Truthout: Millions of Americans have lost their jobs and health care in the midst of the pandemic lockdown and people are, reasonably, looking for someone or something to blame for their hardship. Meanwhile, right-wing media, Republican politicians and their Tea Party-funded “grassroots” allies are directing fury and desperation toward various scapegoats: Chinese people, the World Health Organization, state governments. Anything that will distract people from blaming capitalist greed and power relations themselves or the decades of austerity measures that have disintegrated social safety nets.
The Guardian: The Trump administration has ratcheted up its efforts amid the coronavirus pandemic to overhaul and overturn Obama-era environmental regulations and increase industry access to public lands. The secretary of the interior, David Bernhardt, has sped efforts to drill, mine and cut timber on fragile western landscapes. Meanwhile, the EPA, headed by the former coal lobbyist Andrew Wheeler, has weakened critical environmental laws and announced in March that it would cease oversight of the nation’s polluters during the Covid-19 crisis.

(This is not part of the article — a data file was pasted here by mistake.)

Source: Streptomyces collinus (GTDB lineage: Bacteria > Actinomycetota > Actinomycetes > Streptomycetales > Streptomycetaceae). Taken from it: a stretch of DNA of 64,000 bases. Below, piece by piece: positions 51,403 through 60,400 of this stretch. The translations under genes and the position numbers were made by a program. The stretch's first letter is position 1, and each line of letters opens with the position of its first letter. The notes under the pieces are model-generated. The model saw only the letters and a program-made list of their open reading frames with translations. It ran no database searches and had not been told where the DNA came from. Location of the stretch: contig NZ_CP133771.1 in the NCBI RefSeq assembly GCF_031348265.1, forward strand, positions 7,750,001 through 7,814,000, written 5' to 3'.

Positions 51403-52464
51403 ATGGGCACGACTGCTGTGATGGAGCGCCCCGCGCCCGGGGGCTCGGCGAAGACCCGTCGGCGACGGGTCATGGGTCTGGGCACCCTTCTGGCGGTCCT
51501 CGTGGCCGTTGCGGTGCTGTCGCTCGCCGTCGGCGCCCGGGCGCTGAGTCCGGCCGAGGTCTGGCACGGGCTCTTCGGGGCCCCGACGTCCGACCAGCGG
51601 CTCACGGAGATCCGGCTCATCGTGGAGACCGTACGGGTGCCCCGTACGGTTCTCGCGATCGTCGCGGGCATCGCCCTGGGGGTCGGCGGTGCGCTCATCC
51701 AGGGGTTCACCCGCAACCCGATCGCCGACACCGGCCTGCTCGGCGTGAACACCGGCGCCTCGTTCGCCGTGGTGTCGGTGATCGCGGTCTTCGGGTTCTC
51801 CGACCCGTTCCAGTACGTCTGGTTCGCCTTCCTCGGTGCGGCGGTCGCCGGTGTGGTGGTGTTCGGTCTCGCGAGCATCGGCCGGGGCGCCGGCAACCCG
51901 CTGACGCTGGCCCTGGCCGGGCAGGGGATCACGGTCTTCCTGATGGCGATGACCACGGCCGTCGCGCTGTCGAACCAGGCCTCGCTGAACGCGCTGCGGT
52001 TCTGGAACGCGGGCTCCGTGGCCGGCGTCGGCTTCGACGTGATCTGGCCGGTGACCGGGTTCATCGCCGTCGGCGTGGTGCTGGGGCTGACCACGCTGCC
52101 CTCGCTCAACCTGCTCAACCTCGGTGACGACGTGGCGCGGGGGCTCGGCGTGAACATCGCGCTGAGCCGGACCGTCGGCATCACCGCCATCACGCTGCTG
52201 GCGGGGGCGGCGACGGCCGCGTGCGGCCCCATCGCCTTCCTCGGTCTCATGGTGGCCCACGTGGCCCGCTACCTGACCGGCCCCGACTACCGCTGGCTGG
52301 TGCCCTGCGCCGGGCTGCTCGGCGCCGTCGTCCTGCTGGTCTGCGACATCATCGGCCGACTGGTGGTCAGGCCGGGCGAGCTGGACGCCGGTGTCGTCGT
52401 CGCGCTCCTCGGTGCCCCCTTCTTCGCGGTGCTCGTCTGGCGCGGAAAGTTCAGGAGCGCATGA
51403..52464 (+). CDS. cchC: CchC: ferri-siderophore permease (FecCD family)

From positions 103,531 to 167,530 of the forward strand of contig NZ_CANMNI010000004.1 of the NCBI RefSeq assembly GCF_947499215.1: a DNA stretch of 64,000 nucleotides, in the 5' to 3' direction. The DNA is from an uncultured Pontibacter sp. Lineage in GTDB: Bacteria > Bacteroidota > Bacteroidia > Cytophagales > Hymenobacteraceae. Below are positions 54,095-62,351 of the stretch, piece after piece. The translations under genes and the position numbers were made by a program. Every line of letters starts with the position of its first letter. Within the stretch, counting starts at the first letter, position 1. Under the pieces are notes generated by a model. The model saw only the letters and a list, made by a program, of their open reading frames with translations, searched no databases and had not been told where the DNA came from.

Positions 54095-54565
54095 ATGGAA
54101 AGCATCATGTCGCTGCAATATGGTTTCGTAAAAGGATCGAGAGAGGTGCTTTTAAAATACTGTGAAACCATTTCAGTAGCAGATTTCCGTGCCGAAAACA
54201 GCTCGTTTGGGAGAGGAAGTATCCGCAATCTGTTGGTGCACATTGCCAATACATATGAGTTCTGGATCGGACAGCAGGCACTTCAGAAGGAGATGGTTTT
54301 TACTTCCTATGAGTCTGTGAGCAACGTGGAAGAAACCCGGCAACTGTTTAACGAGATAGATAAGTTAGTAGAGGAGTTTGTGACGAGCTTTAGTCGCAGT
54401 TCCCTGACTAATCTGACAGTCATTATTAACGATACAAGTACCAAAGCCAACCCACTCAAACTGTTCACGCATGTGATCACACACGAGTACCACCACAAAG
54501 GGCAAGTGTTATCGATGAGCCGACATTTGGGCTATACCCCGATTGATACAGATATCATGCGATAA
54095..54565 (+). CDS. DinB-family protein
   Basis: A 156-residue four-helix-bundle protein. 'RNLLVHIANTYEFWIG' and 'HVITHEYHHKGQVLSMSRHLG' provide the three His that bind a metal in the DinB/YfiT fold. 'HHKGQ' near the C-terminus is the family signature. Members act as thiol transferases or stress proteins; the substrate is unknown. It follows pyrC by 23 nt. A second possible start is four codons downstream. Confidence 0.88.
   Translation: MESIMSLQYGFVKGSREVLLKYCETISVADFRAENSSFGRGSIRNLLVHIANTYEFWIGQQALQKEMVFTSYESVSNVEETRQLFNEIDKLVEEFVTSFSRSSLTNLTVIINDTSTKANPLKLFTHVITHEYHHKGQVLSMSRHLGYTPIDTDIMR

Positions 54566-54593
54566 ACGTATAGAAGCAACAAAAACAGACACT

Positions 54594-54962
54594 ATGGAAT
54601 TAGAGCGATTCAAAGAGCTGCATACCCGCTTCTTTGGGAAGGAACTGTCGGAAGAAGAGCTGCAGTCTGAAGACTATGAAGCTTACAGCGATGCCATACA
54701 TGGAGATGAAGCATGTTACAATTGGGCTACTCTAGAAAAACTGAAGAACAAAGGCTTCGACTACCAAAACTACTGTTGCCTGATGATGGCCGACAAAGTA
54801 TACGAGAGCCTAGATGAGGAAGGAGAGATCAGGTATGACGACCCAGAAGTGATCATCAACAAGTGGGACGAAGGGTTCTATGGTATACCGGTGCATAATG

Truthout: Amid the COVID-19 pandemic, New York Gov. Andrew Cuomo and New York City Mayor Bill de Blasio have implored New Yorkers to keep respectable distances from one another, with the hopes of stopping the spread of the virus. The state’s and city’s economies were grounded to a halt as all kinds of businesses were ordered to shut their doors. Schools have been closed since March, and de Blasio recently announced that they will remain closed for the remainder of the year. Court affairs are being conducted remotely. Colleges have transitioned to distance learning. Across the state, there has either been a drastic slowing down, or a complete stoppage of almost all operations and activities in the public and private sector.
The New York Times: The Yanomami people are no strangers to fatal epidemics, and yet on April 9, many around the world were shocked to learn that Covid-19 had taken its first victim among this relatively isolated Indigenous people of the Amazon rainforest along the Brazil-Venezuela border.